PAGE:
Modelling work has been pretty minimal, though. Temps have moderated somewhat, though we are due for a string of upper 80s in the last week of August. High summer is never a busy model time, since we all have other commitments that take precedence. But my next painting session is filling up (matte/topcoats for the Yak-130, Stryker, and Beech Starship along with a surface coat on the latest anniversary Eurofighter) and that will give me a chance to put the finished models on display in the blog.

The photo below is pretty similar to the previous session’s shot, though you might notice I have finished decaling the Stryker and have started the Starship. But I wanted to give a quick status and let you know that the production line is still functioning – albeit slowly – here.


Wednesday, August 2, 2017

Not much progress (Yak-130, Stryker, Starship)

Between Tug’s surgery, the addition of a new pet to the 72 Land menagerie, and the advent of what will apparently be the hottest week in the Northwest so far in 2017, work hasn’t been progressing very far on the production line. However, I was able to get a few things in place for the next painting session. When that session will be, given the forecast, is currently in doubt.

I completed the decal process on the AModel Yak-130 and am still working on Beech Starship. AModel decals are still a bit problematic, though their molding techniques have improved in the last couple of years, and there was some silvering on areas of the Yak-130 that were painted in darker colors. It seems to be less of a problem on the white-painted spots. Both of these will be getting their semi-gloss topcoats during the next paint session, and will debut in the completed column shortly thereafter.

I’ve been slogging my way through the painting of 8 tires for the Stryker. Boring but necessary. Next will come decals – what few there are – and then it will get its matte topcoat as well.

As three models (Stryker, Yak-130 and Starship) move out of the production line, two new models are joining up. These will be two variants of the Komet lineage. I’ll be doing a postwar French glider Me-163 (thanks to the generosity of fellow 72-Scale-Aircraft member Pyran) and the Hasegawa/NC Shusui.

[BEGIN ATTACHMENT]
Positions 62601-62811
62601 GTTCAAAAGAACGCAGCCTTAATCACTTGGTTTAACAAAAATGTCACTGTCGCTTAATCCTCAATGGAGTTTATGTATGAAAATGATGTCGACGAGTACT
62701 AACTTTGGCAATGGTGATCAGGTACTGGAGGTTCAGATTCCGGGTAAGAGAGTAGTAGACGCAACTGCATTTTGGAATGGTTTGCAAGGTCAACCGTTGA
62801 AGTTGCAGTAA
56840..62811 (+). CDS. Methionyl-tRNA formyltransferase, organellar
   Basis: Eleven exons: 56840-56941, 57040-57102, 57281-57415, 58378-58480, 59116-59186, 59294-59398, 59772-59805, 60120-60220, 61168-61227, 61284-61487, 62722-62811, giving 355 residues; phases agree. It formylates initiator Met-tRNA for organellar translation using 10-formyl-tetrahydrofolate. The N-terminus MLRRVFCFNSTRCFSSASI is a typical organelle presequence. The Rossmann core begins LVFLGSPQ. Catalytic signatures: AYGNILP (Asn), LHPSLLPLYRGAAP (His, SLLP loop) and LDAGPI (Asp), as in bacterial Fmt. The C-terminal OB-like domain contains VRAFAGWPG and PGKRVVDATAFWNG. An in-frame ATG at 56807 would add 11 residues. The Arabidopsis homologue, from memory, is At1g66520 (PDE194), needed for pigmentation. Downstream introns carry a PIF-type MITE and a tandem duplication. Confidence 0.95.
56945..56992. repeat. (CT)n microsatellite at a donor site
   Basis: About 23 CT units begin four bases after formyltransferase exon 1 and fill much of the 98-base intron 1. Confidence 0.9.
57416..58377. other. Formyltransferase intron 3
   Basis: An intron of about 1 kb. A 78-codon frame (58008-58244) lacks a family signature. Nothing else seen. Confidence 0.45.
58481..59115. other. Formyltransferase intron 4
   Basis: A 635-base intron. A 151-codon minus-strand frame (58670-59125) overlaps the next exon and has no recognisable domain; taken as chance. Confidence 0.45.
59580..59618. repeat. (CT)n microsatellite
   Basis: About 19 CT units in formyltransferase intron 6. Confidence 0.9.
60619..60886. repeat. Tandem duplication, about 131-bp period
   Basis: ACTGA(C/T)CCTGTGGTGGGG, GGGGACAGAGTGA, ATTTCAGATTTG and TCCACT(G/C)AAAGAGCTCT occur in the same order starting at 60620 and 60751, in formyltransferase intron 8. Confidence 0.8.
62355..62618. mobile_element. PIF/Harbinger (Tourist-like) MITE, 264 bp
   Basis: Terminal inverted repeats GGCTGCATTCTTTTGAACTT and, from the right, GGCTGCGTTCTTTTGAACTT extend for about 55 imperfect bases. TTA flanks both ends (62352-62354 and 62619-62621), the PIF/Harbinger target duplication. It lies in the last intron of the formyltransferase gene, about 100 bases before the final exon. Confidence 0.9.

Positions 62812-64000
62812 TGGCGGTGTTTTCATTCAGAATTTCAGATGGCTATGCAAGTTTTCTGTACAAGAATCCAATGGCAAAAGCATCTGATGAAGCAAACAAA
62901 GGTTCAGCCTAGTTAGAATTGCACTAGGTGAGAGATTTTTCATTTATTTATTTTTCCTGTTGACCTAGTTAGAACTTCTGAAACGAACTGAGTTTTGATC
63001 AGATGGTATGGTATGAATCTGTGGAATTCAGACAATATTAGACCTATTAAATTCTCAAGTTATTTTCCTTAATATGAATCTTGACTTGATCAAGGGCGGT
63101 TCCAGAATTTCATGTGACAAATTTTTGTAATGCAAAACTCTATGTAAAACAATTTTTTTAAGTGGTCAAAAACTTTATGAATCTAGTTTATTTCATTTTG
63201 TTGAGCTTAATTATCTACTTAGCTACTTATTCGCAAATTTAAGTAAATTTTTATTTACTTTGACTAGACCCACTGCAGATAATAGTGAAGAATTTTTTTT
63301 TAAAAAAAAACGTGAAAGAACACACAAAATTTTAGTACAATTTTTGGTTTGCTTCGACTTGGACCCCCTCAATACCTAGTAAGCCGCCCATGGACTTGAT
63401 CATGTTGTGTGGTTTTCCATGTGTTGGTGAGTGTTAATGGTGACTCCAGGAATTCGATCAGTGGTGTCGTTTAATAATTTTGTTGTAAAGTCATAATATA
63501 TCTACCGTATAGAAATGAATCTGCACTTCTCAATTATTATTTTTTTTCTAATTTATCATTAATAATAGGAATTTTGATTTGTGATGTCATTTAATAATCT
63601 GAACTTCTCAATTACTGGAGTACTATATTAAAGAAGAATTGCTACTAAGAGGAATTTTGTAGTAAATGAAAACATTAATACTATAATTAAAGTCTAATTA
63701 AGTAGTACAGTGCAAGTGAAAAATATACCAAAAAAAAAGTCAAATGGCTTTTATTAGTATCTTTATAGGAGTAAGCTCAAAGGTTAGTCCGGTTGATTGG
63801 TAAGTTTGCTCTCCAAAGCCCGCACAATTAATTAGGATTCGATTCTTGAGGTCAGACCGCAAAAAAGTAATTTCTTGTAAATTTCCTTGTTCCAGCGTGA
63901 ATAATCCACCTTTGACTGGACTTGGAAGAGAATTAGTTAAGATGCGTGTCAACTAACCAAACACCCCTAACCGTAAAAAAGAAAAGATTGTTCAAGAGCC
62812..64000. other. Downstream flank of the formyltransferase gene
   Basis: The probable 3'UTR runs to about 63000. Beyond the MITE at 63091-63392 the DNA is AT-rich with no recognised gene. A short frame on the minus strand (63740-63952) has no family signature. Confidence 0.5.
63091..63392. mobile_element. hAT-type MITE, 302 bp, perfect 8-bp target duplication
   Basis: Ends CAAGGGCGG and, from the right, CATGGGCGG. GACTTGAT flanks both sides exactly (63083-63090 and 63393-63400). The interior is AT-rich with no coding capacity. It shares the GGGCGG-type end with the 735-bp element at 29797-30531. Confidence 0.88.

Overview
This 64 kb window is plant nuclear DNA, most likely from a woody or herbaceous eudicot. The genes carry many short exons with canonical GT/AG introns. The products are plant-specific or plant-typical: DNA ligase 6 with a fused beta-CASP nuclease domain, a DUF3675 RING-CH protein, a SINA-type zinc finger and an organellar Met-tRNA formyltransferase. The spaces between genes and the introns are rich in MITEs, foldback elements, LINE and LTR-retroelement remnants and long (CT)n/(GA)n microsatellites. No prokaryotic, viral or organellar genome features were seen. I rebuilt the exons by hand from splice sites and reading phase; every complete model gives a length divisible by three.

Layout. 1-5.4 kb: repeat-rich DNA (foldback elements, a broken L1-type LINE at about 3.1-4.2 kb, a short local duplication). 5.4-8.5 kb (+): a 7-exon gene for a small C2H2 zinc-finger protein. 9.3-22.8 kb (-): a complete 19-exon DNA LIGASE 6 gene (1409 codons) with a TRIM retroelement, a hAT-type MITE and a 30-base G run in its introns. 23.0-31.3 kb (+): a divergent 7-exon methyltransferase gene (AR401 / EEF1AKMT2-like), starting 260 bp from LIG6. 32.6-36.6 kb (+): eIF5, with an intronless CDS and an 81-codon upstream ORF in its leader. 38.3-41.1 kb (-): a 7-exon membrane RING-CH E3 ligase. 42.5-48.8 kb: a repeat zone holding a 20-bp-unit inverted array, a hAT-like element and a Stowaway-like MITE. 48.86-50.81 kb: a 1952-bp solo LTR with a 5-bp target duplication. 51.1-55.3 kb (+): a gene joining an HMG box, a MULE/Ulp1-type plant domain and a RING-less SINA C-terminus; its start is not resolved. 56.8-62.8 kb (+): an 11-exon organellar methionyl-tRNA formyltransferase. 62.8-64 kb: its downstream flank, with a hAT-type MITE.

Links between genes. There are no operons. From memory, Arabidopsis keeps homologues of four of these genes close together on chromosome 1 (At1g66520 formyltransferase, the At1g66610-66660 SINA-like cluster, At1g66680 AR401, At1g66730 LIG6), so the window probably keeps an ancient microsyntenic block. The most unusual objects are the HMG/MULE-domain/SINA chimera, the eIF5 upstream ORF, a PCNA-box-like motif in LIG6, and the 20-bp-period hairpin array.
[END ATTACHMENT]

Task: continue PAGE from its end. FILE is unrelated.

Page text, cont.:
Honestly, given that it isn't going to be below 90 for a couple of weeks, I wouldn't expect much updating to be going on. About the only time I can tolerate the hobby room is in the wee hours, and I can't use the compressor when everyone in the house is asleep. That old thing is LOUD. But this isn't a typically busy time of year for modelling anyway. I'm definitely longing for the cooler fall weather. 


Thursday, July 27, 2017

A wounded pug

Sometimes when the blog is dark for a few days, it is because there just isn’t much going on with modelling. But this time, there were indeed things going on. A medical issue, in fact, and for once it wasn’t me!

Our 8+ year old pug, who you’ve seen on my various avatars, was diagnosed with a perforated cornea. It likely happened on one of the occasions he chased the wild rabbits through our backyard and ran face first into a bush or low hanging branch. Not like he is ever going to catch one of the rabbits.But Tug the Mighty Hunter will not be dissuaded. 

After a trip to the regular vet, and then being referred to a regional emergency vet, we were recommended to have the eye removed. Though this is a serious decision, during our years as pug breed rep for Seattle Rescue, we handled two dogs who had had their eye removed. Neither of them seemed particularly bothered by their new situation. So it was more an aesthetic issue.

Tug had the surgery on Wednesday, and is now at home recuperating. As with any post-op situation, we are trying to manage his pain (he had a dental at the same time) and keep him as comfortable as possible. It will likely be difficult for the next 48 hours at least.

With my wife and daughter at work, I am the de facto caregiver, which will likely keep me occupied for a bit. So if it takes me a couple of days to provide additional content to the blog, you will, I hope, understand. I’m sure those of you who are dog people certainly know what goes into situations like this.